NASA Probes Smash Into Moon Mountain as Planned


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NASA's GRAIL project spacecrafts, Ebb and Flow, crash-landed on the surface of the moon yesterday afternoon. The impact had been pre-planned, and occurred as predicted at 5:28 pm December 17, 2012. The landing site has been named in honor of Sally Ride, the first U.S. woman in space and a member of the GRAIL mission team.

"Sally was all about getting the job done, whether it be in exploring space, inspiring the next generation, or helping make the GRAIL mission the resounding success it is today," said Maria Zuber, GRAIL principal investigator at the Massachusetts Institute of Technology. "As we complete our lunar mission, we are proud we can honor Sally Ride's contributions by naming this corner of the moon after her."

The GRAIL probes were crashed into the moon at 1.7 kilometers per second (3,760 mph) because they had fulfilled their primary and extended missions, were low in orbit, and did not have enough fuel to be of any further use. The Sally K. Ride impact site, located on the southern face of a lunar mountain near Goldschmidt crater, was chosen to avoid the disturbance of U.S. and Russian historical sites scattered across the moon's surface.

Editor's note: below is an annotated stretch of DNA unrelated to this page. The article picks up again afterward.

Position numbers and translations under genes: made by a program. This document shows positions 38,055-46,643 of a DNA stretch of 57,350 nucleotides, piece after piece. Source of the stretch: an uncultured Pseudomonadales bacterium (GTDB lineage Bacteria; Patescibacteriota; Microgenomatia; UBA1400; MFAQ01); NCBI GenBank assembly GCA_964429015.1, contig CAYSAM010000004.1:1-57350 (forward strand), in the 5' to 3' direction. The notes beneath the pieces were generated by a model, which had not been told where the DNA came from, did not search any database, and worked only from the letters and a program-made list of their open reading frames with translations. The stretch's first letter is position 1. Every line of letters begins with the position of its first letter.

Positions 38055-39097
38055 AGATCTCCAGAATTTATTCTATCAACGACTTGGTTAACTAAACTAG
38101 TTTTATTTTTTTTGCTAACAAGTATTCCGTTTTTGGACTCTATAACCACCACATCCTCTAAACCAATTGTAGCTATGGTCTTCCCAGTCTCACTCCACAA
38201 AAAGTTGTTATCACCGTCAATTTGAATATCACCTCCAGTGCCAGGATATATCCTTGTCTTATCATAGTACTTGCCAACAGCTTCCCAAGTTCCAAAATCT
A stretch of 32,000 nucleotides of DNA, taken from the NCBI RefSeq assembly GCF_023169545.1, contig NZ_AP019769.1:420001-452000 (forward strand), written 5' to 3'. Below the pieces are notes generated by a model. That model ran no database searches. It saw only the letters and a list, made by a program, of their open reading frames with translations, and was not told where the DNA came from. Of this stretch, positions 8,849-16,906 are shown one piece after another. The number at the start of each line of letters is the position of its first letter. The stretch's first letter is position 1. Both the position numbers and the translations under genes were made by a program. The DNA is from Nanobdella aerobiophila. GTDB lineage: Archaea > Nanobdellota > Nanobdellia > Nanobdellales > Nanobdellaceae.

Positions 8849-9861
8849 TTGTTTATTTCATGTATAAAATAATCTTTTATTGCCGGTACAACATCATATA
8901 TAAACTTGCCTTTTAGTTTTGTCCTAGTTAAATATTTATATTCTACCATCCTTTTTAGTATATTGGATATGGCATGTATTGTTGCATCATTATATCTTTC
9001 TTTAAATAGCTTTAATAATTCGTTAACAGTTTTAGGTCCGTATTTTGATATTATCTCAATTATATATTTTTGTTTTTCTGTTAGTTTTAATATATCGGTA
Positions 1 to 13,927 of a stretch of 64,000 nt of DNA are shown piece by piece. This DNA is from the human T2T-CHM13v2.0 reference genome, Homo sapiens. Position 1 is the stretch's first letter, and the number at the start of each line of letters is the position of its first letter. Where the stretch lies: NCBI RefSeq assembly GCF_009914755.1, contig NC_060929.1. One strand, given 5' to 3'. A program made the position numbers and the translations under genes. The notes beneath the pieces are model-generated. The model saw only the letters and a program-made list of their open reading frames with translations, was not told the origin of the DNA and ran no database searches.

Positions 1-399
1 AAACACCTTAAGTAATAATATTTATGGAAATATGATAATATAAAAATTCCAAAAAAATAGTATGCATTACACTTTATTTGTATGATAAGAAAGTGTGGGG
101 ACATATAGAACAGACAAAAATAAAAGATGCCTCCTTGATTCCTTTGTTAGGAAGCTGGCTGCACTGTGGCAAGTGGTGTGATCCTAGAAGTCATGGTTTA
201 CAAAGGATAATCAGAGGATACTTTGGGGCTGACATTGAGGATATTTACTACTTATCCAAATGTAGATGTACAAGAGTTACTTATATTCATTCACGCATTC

The site was in shadow at the time of impact, so no images of the event were recorded. However, NASA's Lunar Reconnaissance Orbiter will be able to snap photos of the crash site in several weeks.

During their time in orbit, Ebb and Flow collected data that allowed scientists to create the highest-resolution gravity map of any celestial body.

"We will miss our lunar twins, but the scientists tell me it will take years to analyze all the great data they got, and that is why we came to the moon in the first place," said David Lehman, GRAIL project manager at NASA's Jet Propulsion Laboratory. "So long, Ebb and Flow, and we thank you."

NASA provided live interviews and analysis by the GRAIL team in the moments leading up to the mission's destructive finale. A recording of the events can be seen below.